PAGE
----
Friday, December 9, 2016

John Mrnustik

Before World War II, Cajun accordionists favored German accordions, especially those made by the "Monarch and "Sterling" companies. With the advent of the war, German instruments were no longer available in the United States. Both the "Monarch" and "Sterling" factories were destroyed in the conflict, and after the war, many of Germany’s remaining accordion makers were isolated behind the Iron Curtain in East Germany. 

The brands that the Cajuns favored were made by a company called "International Accordion" in Leipzig, Saxony, Germany.  The company started in 1871 making all sorts of accordion types, including other brands such as "Mezon", "Globe", "International" and "Dienst".  Companies such as C. Bruno and Sons of San Antonio and Bugleisen and Jacobson of New York were importing and selling these German accordions.   The person in charge of the factory was Eduard Dienst.   They produced the models most favored by Cajuns such as, "Monarch", "Sterling" and "Eagle Brand".  According to accordion collector John Orr:
The company and founder was a man named Ernest Deinest and that company was the International Accordion Company.  They made many different names for many different firms, including their own brand International accordion, Globe accordion, Monarch accordion, and Sterling.  They might have also made the Eagle Brand accordion but I think that was made in another factory and as of today they would be known as Weltmeister accordions.  In Australia they made the Mazon accordion.4

They also produced many other musical instruments until 1934, when the company closed.   After WWII, it was always assumed the production plants were bombed.   Accordion maker Larry Miller however, attributes it to Stalin closing off East Germany products to the West.    The only new accordions available to Cajun musicians in the post-war period were generally inferior instruments, not particularly well-made and not loud enough to be heard over the electric guitar, steel guitar and drums of a full band.   Musicians in the United States, specifically in east Texas and southern Louisiana were out of luck. 

By the 1940s, a Czech-German immigrant named John Joseph Mrnustik settled among the German and Mexican immigrants in east Texas where you could find them playing accordion-led polka and conjunto music.  Born February 4, 1904 in east Texas, he would have been exposed to the large German communities of Texas and the music emanating from their dances and events.  Being an accordion player himself, John opened up a music store in the Heights suburb area of Houson, TX  The store was partly connected to his home, which contained a workshop in the back.   He began taking apart the accordions and finding ways to repair them, including brands such as "Hohner" and "Monarch". He would become the first known repairman to fix Cajun accordions.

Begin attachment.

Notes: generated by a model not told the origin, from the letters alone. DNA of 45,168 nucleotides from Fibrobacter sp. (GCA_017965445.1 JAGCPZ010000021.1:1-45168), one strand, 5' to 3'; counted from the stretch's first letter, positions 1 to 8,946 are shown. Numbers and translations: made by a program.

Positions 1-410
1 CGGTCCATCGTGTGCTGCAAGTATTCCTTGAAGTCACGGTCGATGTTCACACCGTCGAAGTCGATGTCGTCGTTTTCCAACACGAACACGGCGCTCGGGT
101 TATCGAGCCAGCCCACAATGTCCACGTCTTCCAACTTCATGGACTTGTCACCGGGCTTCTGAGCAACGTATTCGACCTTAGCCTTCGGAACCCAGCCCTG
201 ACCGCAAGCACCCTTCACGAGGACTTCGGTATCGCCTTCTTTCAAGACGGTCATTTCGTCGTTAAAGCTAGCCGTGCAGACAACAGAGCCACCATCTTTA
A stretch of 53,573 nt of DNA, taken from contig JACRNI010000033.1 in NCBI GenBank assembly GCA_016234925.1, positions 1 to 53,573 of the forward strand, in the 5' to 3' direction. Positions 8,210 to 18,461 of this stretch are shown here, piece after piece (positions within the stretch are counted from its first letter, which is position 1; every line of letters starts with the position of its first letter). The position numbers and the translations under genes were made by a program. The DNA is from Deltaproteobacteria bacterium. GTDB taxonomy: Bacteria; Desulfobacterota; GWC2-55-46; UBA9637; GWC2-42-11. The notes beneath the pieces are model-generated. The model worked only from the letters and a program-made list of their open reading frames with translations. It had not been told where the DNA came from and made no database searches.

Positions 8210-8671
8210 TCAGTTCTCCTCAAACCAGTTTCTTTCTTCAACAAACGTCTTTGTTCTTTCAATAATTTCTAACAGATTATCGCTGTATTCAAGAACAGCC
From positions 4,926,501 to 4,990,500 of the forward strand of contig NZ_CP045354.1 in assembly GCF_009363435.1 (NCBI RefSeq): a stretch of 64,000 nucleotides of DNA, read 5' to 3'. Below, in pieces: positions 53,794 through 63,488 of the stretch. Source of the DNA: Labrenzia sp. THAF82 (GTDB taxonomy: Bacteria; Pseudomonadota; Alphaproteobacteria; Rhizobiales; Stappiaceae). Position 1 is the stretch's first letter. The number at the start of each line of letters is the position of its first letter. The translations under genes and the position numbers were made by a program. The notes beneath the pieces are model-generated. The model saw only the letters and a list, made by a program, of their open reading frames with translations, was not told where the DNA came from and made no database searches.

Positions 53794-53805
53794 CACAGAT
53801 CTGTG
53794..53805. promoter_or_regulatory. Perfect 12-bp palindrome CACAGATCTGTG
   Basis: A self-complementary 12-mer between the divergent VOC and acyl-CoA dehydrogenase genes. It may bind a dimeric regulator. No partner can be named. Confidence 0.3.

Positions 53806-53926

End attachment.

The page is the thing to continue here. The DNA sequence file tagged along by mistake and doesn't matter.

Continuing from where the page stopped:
One of his repairs helped usher in one of the greatest Cajun recording artists during the late 1940s.  In 1948, Clobule and Ernest Thibodeaux asked Nathan Abshire to join the Pine Grove Boys, house-band of the Pine Grove Club, in Jennings, Louisiana.  One day, the club owner, Telesfar Eshte, asked Thibodeaux to find an accordion player for the group.  Abshire said he’d love to start playing music again, but unfortunately he didn’t have an accordion, and he couldn’t afford to buy one. The Pine Grove Boys went into their own pockets and bought a broken single row Sterling accordion for $75. No one locally could repair it, so they drove to Houston where the repairs cost them another $150.1

During his repairs, he'd make pieces of the accordion from scratch, sometimes stamping his name or a symbol on the replaced part.  Rumor has it that he actually made completed accordions in his lifetime.  According to his widow's conversations with accordion builder Larry Miller:
He would only make them when he had an order for five or more, and he sold them locally and to Cajuns in Southwest Louisiana. His widow told Mr. Miller that he made "over ten accordions."
However, most believe he only made repairs.   His grand-daughter, Glenna, confirms this as well.
He had a shop in his store.  No, I don't remember him making accordions.   I only remember him making repairs.  I remember many of the polka and Spanish people coming to his shop.  
Towards the 1950s, most speculate that Sidney Brown, the more well known builder, was inspired by what Mrnustik was doing and created his accordions; first by using other older accordion parts, and then completely hand-crafting over the years. 

Living in Houston, he joined the Slavonic Benevolent Order Of The State Of Texas and even created their first Czech Convert Orchestra.3  By the 1960s, John's son-in-law, Henry Gerhart began repairing accordions in the shop, taking over the family business.   John Mrnustik passed away September 15th, 1965.

  2. Discussions with the Mrnustik family
  3. Vestnik magazine. 1976 12 08
  4. Discussions with John Orr